This is an article from regular contributor Pat Carr.
A difficult part of running bootcamps (with limited equipment and multiple clients per trainer) is coming up with workouts that build strength, and in particular, having exercises that are high enough resistance to build strength.
Make sure you don’t fall into the trap of thinking ‘more is always better’ with your programming (in terms of training volume). While most of our prospective (and current) clients could definitely do with more training, this doesn’t necessarily mean more reps and sets.
There are definite advantages to high rep training, such as building muscular endurance, but doing it every session can actually hinder the results that our clients are after – namely fat loss.
I won’t go too deep into the science of it all, as most of you would already be aware, but continued high rep and/or low resistance training can lead to the body getting used to this type of training, and it tries to maintain it’s fat stores, and burns muscle instead. In the long term building muscle is the most effective way to lose fat, so we want to develop muscle in our body instead of burn it – and we do that through strength training!
If any of you have listened to a talk from Garry Robinson, he often makes a great point about your body resembling your training style. If you always do hi-rep, low resistance training, like an endurance athlete (e.g. a marathon runner), you end up looking like that, slim with very little muscle tone, and ironically, you can carry considerable fat stores. If your clients want a toned, lean figure you need to mix that endurance style of training with strength training and interval cardio training (HIIT). That way, you are training more like a sprinter than a marathon runner. For example check out the different physiques below.
Not only does strength training help our clients to get that toned look that many of them are after, but it also has many other benefits including improved bone density, reduced risk of injury and therefore a better quality of life. This can be particularly important for anyone who trains older clients, as making their muscles and bones stronger can have a huge impact on their ability to avoid dangerous falls in the future, as well as recovering from them easier when they do happen.
Examples of strength training you can use in your bootcamps:
Instead of whatever regular pushups your clients normally do, progress them to a more difficult version, like
- From knees pushups to toes pushups
- From toes pushups to decline pushups with feet elevated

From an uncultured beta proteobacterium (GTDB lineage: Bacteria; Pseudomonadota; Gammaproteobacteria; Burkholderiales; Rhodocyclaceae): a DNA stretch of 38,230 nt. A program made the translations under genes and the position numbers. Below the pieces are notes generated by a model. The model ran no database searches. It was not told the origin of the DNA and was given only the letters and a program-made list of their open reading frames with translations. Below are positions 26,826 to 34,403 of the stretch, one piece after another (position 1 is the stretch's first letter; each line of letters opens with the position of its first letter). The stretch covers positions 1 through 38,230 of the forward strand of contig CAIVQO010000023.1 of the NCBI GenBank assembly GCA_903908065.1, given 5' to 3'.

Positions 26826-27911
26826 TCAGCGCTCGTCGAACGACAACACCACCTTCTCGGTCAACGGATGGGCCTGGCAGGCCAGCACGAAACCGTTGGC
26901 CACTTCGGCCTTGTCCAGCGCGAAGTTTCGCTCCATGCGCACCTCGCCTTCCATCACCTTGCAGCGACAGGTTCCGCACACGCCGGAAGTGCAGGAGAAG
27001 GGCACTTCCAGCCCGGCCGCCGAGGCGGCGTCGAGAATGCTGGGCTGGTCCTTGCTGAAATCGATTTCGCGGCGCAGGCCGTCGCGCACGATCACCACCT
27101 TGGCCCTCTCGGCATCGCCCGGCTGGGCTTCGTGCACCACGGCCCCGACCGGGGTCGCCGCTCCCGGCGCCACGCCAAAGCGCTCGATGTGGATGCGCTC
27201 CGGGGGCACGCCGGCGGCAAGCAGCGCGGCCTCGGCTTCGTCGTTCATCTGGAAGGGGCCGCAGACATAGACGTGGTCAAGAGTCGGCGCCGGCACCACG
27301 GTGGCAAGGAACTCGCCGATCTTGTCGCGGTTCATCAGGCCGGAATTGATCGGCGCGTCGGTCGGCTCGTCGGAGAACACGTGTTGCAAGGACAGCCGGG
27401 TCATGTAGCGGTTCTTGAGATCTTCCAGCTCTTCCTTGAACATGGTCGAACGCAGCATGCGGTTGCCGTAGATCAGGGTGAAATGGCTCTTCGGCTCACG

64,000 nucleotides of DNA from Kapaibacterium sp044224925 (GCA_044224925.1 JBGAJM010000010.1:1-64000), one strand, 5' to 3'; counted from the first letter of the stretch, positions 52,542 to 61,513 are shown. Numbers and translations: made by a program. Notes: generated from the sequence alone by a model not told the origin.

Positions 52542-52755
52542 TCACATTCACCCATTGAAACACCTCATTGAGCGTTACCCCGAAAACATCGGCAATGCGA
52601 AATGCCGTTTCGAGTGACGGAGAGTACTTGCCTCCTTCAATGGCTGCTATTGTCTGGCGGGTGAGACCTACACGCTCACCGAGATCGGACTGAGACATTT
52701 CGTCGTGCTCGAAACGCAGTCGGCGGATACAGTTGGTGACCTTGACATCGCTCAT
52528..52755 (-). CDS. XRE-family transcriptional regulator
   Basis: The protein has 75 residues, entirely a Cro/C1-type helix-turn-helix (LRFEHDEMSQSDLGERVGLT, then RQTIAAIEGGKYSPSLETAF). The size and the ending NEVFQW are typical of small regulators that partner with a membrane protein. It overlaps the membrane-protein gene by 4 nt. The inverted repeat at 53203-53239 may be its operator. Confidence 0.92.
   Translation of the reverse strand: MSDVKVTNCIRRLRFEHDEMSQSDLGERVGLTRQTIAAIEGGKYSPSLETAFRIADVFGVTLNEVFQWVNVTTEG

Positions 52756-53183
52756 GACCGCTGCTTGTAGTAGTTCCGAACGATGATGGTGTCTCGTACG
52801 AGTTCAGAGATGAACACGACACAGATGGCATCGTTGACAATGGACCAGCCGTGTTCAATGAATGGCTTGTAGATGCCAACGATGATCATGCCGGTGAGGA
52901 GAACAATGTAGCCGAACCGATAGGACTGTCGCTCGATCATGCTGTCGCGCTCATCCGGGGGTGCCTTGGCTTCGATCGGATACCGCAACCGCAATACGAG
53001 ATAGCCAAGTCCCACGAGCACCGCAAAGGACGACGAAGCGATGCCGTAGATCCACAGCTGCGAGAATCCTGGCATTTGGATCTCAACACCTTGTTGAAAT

- Progressing to plyometric pushups (raising your hand off the ground each rep) or pushup claps
- Simply slowing your pushups down, try a 5 second count down and 5 second count up
Once your clients have decided upon their progressed pushup level, give them this workout:
Start a one minute timer. Every minute, you must do 6 pushups, then rest for the remainder of the minute.
So the total will be only 60 pushups in 10 minutes, but if they have progressed to a pushup difficult enough, it won’t be easy to finish.
Instead of the basic bodyweight squats, you can progress your clients by:
- Turning it into a squat jump, or better still, a broad jump for a set distance (e.e. 40m of broad jumps)
- Obviously adding weights, and change the position they are held in (e.g. dumbbells/kettlebells by your side, at your shoulders in a ‘front rack’ position)
- Squat with box jump
- Single leg (pistol) squat – if these are too difficult initially (they are very advanced) you can single leg squat down to a bench, and change the height of the bench to alter difficulty
- Skater squats – a single leg squat variation where the other leg is in the air behind your body, and you squat down until the back knee touches the ground.
Instead of regular bodyweight dips against a step/bench, you can progress by:
- Straightening your legs (moving your feet further away from the base of the step)
- Elevate your feet up to the height of your hands
- Place a weight on your lap as you dip
- If equipment allows, complete bodyweight dips on a pair of gymnastics rings!
On top of these bodyweight examples given, the easiest way to build strength at your bootcamps is simply through increasing the resistance, like using heavier weights (if you use weights that is).
For someone who is doing 100 reps of an exercise (like in a 1000 rep workout, which you see plenty of), you could easily double the weight and do sets of 6-8 reps with a minute rest in between. This principle applies to all weights you would use; dumbbells, medicine balls, kettle-bells, sandbags, etc.
A good practical example is doing dumbbell shoulder press.
Split your clients into groups of 3 (of a similar strength) and give them heavy enough weights where doing more than 10 or 12 reps would be too difficult.
One partner goes for max reps (typically 6-8), then the second partner does the same and third partner. That way it will be a 1:2 rest which is plenty, and I am sure your clients will surprise themselves with how much they can actually lift!
There is a reason that bodybuilders have such muscular physiques and low body fat levels. Coupled with their obvious eating habits, it is also because they train with heavier weights, and aim to build strength.
Do you do strength training with your campers?
Share with us one way you bring strength training into your sessions.